(ARTICLE 19/IFEX) - 5 November 2009 - ARTICLE 19 has raised concerns about the failure of the Government of Kenya to respect and promote freedom of expression and freedom of information. These issues were outlined in comments ARTICLE 19 submitted this week to the United Nations Human Rights Council (HRC), in preparation for its first Universal Periodic Review of Kenya in May 2010. According to ARTICLE 19, the Kenyan Constitution provides insufficient guarantees of freedom of expression and freedom of information within the current Kenyan Constitution.
The submission observes that there is no coherent media law in Kenya complying with international standards for freedom of expression. Instead, there is overly restrictive regulation of the media, which includes Government powers to ban publications, arrest vendors, search and seize broadcasting equipment and intercept communications. The Government can also arrest and detain journalists on grounds of "compromising public safety, public order, morality or internal defence" and can exert control over the journalistic profession.
"These restrictive laws have the potential to create a considerable 'chilling effect' on press freedom and are more reflective of Kenya's oppressive colonial era than international human rights standards," comments Henry Maina, ARTICLE 19 Director for Kenya.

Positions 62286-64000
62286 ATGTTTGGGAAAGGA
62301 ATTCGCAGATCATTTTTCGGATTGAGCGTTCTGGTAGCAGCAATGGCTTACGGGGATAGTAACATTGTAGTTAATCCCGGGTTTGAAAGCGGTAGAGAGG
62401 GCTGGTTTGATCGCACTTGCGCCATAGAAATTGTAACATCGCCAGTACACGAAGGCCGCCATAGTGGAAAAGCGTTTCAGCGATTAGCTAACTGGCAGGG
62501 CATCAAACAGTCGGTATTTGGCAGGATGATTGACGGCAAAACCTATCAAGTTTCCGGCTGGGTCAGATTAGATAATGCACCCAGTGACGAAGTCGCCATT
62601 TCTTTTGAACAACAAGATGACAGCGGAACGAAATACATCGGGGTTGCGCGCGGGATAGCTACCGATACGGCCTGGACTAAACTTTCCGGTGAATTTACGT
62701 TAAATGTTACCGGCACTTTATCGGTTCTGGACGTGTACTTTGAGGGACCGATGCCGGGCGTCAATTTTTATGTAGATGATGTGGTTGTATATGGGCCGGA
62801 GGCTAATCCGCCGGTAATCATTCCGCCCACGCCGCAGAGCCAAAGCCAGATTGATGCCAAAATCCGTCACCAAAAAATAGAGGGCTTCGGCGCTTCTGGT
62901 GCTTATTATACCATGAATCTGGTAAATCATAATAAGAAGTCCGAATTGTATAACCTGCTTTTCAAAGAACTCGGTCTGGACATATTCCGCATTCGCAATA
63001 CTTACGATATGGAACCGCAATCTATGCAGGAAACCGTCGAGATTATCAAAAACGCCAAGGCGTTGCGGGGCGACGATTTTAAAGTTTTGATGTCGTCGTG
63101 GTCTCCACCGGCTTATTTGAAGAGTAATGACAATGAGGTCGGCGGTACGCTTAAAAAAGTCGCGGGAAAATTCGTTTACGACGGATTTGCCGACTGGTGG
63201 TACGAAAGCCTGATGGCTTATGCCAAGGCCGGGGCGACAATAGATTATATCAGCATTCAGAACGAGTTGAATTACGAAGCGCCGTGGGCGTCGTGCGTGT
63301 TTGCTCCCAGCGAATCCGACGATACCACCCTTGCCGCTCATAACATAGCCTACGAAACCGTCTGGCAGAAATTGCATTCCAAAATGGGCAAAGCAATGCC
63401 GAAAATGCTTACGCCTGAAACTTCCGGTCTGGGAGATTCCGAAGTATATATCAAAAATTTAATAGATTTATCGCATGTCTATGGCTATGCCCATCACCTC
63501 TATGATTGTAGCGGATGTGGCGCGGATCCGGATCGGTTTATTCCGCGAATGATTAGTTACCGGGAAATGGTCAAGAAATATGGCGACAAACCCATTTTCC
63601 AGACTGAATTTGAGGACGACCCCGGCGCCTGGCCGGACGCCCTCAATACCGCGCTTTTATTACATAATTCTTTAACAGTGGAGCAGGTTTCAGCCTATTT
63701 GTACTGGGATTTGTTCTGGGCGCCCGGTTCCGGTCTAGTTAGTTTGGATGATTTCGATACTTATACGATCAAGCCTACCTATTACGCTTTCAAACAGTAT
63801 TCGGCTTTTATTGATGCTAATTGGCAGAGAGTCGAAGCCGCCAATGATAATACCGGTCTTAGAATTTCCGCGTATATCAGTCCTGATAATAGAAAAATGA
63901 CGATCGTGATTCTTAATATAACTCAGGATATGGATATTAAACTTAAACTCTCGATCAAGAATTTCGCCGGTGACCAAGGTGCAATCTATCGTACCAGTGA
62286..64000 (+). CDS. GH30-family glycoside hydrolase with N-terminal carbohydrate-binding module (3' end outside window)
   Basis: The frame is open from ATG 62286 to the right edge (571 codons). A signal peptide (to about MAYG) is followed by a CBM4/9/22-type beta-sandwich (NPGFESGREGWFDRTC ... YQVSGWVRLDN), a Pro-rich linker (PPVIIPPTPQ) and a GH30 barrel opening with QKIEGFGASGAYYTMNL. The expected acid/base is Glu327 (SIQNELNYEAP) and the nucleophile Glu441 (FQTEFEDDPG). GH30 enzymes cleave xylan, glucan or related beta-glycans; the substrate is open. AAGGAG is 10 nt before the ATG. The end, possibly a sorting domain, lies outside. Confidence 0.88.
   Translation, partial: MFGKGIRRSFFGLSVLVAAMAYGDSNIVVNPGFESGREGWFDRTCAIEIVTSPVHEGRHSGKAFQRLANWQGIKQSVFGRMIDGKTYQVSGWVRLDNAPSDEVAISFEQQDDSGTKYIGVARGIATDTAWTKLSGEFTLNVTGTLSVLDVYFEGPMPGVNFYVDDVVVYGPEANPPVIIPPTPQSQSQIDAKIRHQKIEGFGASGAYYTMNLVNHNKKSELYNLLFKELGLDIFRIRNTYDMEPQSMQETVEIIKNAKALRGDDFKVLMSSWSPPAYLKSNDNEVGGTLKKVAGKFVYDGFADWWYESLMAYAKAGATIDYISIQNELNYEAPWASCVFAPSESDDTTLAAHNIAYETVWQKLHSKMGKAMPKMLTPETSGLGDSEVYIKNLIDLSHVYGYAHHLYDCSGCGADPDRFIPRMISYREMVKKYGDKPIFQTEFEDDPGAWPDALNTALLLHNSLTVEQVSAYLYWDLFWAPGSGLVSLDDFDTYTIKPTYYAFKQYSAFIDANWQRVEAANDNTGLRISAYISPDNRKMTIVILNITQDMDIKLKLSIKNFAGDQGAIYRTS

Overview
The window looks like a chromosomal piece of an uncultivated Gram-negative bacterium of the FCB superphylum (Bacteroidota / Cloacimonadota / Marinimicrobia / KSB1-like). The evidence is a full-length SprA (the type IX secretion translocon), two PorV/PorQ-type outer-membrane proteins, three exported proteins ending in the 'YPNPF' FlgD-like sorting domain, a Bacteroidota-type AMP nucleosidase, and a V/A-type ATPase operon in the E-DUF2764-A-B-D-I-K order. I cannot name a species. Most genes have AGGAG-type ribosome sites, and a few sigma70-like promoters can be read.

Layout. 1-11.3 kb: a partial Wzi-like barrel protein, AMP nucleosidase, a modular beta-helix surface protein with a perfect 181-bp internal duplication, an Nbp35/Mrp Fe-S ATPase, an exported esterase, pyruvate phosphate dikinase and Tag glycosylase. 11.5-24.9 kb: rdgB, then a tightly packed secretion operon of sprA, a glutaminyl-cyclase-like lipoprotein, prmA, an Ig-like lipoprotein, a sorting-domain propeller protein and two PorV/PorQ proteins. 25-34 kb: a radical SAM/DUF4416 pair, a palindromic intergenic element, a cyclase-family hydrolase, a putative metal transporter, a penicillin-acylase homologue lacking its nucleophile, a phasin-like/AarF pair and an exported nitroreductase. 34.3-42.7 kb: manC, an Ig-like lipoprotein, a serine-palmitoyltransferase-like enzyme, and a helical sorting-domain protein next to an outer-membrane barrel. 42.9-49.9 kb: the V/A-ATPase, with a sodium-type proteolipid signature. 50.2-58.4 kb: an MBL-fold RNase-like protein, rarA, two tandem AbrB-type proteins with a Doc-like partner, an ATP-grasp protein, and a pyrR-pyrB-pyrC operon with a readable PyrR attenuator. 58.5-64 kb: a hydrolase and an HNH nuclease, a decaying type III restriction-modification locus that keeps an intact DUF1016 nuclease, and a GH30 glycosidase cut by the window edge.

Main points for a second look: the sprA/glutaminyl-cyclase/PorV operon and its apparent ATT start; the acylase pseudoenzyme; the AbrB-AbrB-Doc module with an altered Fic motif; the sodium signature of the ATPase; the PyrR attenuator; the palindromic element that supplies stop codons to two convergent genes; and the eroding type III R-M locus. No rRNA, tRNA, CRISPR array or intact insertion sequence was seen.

ARTICLE 19 further condemns the continued existence of defamation in the country's criminal code and the special protections afforded to the reputations of certain public officials. ARTICLE 19 is concerned about the maximum two years' imprisonment for defamation and the fact that fines exceeding statutory minimums may be imposed.
ARTICLE 19 also examines the role played by the media in the 2007-2008 elections crisis. The submission notes that the media had censored their own coverage of the violence, possibly out of fear of exacerbating tensions, and that editors lacked oversight and experience in reporting conflict. ARTICLE 19 takes issue with the Government's banning of live coverage of election violence at the time.
The submission provides examples of harassment, threats and attacks on journalists, which increased during the election period but were not confined to it. On some occasions, incidents appear to have been initiated by public authorities and this contributed significantly to the environment of self-censorship during this crisis.
The Universal Periodic Review is a process through which all United Nations member states review their human rights records every four years. ARTICLE 19 calls on the HRC to address the concerns raised in its submission and urges the Kenyan Government to use the UPR as an opportunity to bring their legislation and practice into line with international standards on freedom of expression and freedom of information.
View the ARTICLE 19 Submission to the Human Rights Council
kenya_article_19_submission_to_united_nations_universal_periodic_review.pdf (89 KB)